ERIE, CO – JULY 16, 2019: Chintamani Oeshmukh practices cycling in the hot temperatures on Tuesday at the Boulder Valley Velodrome track in Erie. (Photo by Jeremy Papasso/Staff Photographer)

While the Boulder Valley Velodrome has been on the market for two years, staff and volunteers continue to try and grow the love and passion for the sport of track cycling.

For a few years now, professional and recreational cyclists have been traveling the world to visit the Olympic-scale bike track.

“Right now, we have the Australian team using the facilities,” said Susan Lavelle, development director for the Velodrome. “They’ve come here for altitude training.”

Not only are visitors from Australia using the 250 meter track, but Lavelle said the Canadian team will be visiting.

“We really have the best of the best coming to use the facility,” Lavelle said. “But we also have the average riders, beginners, and everything in between. We have all different kinds of programming to provide to everyone.”

Programs at the Velodrome cater to every type of rider, from those who want to ride once to those who wish to receive their certification, and of course programs for the junior riders.

“The best part of the track is, not only is it safe, but it gives you better skills to be out on the road,” Lavelle said. “It helps you become a stronger cyclist, a smarter cyclists, and it allows you to get support from our phenomenal community of cyclists.”

Co-owner Frank Banta said the programs are well received and they have the best coaches.

“We have kids who started four or five years ago and they’ve developed into very good cyclists,” Banta said. “The programs are working. I don’t think there’s a specific change I would make.”

The velodrome in Erie is one of two in Colorado. The other is at the Olympic Training Center in Colorado Springs, but the Boulder Valley track is the only Olympic-sized track, according to Lavelle.

“It’s a 250 meter track, and it’s outside in the altitude,” Lavelle said.

Banta said he believes it’s the best outdoor velodrome in the world.

Banta and Doug Emerson have been the owners since its inception, but say it’s time to move on.

“This is our baby, we took this thing to what it is now from being nothing. We accomplished what we wanted,” Banta said. “It’s gotten too big for us. It needs a bigger umbrella.”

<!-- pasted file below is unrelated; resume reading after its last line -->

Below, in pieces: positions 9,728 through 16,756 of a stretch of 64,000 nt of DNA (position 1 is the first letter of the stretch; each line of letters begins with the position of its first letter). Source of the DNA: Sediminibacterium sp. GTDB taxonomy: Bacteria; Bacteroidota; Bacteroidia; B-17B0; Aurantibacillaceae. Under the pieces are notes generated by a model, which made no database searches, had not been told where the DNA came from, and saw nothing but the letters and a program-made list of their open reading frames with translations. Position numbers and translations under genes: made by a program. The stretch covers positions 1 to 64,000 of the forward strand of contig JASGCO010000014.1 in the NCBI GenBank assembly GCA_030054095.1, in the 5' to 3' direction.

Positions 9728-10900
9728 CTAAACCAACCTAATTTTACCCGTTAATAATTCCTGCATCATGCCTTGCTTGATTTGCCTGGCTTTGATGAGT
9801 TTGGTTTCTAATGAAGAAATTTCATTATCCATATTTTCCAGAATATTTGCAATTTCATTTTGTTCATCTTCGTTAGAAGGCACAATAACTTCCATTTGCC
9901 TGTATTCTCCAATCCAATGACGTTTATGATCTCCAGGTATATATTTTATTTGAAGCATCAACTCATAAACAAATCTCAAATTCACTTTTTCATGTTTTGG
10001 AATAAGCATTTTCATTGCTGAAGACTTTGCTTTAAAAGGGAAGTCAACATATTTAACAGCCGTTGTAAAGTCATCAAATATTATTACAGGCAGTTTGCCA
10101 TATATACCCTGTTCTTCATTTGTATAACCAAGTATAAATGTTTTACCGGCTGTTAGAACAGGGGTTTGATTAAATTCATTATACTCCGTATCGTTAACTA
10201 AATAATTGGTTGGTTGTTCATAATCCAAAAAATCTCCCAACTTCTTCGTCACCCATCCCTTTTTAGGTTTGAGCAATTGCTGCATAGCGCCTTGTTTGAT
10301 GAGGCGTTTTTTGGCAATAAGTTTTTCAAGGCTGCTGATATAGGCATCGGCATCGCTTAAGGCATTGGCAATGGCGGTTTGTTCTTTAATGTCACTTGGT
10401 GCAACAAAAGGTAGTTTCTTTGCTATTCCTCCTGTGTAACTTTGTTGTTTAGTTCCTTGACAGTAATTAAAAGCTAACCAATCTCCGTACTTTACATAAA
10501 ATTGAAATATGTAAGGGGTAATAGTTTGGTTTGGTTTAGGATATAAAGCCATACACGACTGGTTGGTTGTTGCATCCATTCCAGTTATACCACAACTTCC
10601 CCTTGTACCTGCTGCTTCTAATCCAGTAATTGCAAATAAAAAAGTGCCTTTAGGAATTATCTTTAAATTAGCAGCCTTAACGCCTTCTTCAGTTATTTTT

He added that life has changed for both him and Emerson to keep managing the property.

“It’s not something I can do everyday, our lives changed dramatically from the time we started this,” Banta said.

In 2004, the duo began to dream up the track. Two years later, they were given the ‘go’ from the town of Erie, but it would be another two years before construction would begin. A storm in 2013 created setbacks from opening the track.

Riders were able to take the first spin in 2015.

“In 2005 we began to get very serious opening the velodrome,” Banta said. “There’s enough cyclists in the Front Range to make it a good idea.”

He added over the years, the business partners have accomplished their goals, and hope it continues to grow.

In 2017, the site was listed for sale for $4.7 million. Today, it’s listed for $1.8 million.

“There’s been plenty of interest,” said Eric Rutherford, real estate agent for WK Real Estate in Boulder. “It’s a unique property, and it’s going to take a unique buyer.”

In the meantime, Thursday nights at the Velodrome are a big draw for spectators. Every week, Thursdays are known as race nights.

“It’s under the lights, and becomes a family event,” Lavelle said. “It’s a fun night and we’re trying to create a community place where everyone can come and fall in love with track cycling.”

The track’s season typically runs from April through October, but with longer winters and hotter summer days, Lavelle said the season could stretch. The track is opened daily, weather permitting.

For a list of scheduled events, or to learn more about the programs, visit

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